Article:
I have a close friend who lives with bipolar disorder, which is also known as manic-depressive illness. The disease has derailed him several times. After each episode, he brings himself down a notch. Listening to him talk about how he wants to be a better person breaks my heart. He is already an amazing athlete, listener, extremely smart, and thoughtful to those around him. Unfortunately, he doesn’t see that all the time.
Through his journey with bipolar disorder, I was able to learn and understand the difficulties he goes through on a daily basis. With this illness, you can do some really gnarly things when you are manic. “John’s” specialty is saying exactly what’s on his mind when he loses his temper. In a manic outburst, he can deliver a message with stunning clarity and laser precision. His words are a shot to the center of the heart. When we discussed this topic, he explained to me that the hardest part of living with bipolar is losing friends. Many times when people see him in a manic stage, they think he is overreacting or attention seeking. Both of those examples are false and he tries not to hurt anyone when in a manic stage. From what I have heard, “John” has been working very hard and has not had a bad manic moment in a long time.
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“When you swing low, to the bottom of an episode of depression, you can’t see or feel past the moment,” explains john. Your mind won’t let you embrace good thoughts. That has its consequences too. The feeling of hopelessness is everywhere, and you are tired all the time. Processing a rational thought is like walking through hot tar. When I listen to my friend, I can’t believe that someone as capable as him is so negative towards himself, but I get it. People with bipolar disorder have to pick themselves up again and again. Sometimes you need to start from scratch, while other time you can pick up and go. You have to be willing and invested in mining your goodness and finding faith over and over again. It is no surprise to me that this disease has the highest rate of suicide among people with mental illnesses. “When I tell people I have bipolar disorder, I act all nonchalant about it. Some people are shocked, not because I am mentally ill, but because I don’t “show signs.” That’s because I take my medication like I brush my teeth, every day and with devotion. That’s because I can afford to see a psychiatrist.”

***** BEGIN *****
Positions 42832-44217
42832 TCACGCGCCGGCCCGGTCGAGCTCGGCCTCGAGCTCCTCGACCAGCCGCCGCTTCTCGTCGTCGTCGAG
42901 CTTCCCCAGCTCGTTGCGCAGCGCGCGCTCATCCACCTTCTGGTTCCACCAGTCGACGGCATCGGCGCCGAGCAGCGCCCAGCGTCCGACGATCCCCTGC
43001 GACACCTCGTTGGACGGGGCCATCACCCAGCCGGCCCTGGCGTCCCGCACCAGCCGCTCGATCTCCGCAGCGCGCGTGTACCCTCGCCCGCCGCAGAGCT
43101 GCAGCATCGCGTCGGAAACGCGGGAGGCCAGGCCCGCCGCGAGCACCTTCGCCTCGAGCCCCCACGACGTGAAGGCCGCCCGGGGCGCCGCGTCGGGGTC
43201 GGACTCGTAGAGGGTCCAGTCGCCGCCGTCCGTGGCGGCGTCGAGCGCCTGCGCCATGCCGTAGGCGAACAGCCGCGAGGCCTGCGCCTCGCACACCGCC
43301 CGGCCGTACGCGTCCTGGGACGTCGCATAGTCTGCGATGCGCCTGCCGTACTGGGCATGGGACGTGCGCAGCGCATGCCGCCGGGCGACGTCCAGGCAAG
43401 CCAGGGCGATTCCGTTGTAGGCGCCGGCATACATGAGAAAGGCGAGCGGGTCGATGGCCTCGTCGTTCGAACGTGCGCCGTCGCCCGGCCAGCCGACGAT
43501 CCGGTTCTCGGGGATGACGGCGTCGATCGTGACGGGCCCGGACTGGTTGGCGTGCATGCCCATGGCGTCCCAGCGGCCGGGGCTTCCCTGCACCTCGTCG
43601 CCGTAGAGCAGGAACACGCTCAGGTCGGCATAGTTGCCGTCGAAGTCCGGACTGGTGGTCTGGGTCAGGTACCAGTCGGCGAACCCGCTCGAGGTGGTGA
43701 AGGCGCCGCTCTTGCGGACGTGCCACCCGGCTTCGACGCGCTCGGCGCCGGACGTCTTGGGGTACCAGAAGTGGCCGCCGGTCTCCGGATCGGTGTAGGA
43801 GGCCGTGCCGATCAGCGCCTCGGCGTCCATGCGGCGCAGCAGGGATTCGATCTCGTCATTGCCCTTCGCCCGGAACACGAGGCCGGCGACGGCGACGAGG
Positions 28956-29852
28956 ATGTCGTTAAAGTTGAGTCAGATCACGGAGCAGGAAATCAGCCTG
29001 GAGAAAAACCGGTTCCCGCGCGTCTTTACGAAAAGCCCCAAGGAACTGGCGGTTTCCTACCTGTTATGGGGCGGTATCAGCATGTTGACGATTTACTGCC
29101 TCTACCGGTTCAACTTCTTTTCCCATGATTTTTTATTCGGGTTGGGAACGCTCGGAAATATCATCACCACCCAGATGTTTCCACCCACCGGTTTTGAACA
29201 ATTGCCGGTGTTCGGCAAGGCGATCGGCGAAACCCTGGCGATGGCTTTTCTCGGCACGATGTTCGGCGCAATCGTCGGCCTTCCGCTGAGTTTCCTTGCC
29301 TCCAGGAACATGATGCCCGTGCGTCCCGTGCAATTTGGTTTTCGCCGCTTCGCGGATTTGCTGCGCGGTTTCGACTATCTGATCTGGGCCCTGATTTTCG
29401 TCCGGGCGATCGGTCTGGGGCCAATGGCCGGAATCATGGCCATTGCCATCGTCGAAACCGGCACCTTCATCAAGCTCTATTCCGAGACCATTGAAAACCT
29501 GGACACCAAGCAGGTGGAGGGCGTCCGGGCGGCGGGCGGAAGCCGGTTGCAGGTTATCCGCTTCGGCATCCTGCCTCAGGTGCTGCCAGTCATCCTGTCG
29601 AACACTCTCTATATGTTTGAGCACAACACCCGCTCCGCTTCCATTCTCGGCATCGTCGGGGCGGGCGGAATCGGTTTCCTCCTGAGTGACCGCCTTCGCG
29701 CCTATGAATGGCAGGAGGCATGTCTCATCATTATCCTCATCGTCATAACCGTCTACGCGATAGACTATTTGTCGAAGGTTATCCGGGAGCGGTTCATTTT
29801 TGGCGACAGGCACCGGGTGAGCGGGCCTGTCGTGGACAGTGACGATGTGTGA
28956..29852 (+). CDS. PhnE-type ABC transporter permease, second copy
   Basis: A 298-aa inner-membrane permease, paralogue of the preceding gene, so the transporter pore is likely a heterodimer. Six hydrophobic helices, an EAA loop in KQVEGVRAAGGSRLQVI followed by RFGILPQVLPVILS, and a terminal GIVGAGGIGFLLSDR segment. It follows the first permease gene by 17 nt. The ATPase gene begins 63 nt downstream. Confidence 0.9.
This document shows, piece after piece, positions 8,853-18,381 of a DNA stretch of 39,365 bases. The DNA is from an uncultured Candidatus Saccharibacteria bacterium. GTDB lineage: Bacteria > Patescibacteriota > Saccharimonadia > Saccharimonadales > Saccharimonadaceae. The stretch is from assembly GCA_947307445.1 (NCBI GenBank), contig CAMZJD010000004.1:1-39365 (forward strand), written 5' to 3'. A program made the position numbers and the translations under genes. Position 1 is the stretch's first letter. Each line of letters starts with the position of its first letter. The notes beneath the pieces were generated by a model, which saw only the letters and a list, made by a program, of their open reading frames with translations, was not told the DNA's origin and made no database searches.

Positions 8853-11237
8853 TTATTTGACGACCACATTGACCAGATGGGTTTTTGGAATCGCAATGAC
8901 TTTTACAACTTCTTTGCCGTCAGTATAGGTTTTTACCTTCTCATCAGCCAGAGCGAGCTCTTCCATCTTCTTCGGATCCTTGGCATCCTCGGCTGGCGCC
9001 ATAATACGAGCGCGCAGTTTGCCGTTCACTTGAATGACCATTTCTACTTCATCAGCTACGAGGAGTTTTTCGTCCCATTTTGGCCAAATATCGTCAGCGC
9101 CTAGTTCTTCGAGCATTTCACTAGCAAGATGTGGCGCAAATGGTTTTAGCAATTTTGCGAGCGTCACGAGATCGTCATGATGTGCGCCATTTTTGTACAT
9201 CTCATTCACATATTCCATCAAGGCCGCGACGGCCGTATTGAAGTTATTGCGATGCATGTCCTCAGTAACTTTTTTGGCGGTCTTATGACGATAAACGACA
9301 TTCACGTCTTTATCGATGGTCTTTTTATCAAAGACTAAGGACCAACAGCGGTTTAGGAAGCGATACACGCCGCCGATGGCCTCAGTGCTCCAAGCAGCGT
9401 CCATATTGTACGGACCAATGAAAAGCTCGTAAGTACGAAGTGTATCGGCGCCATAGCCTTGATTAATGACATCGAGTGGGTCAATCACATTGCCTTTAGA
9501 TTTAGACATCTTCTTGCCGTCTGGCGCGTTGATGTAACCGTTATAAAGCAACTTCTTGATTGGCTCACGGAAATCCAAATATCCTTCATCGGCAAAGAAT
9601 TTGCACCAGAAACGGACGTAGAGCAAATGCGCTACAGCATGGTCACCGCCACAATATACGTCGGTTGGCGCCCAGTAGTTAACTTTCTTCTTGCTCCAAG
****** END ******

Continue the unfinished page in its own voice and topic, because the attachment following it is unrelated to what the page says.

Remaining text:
John has dusted himself off many times; he knows failure better than most people. No matter how many times he disintegrates, swing too high or too low, his soul waits for him. It is whole and healthy, and it is a tremendous friend. This illness will never diminish it or steal his essence. John has taught me so much during this process and I am glad he opened up to me about his life with bipolar disorder.
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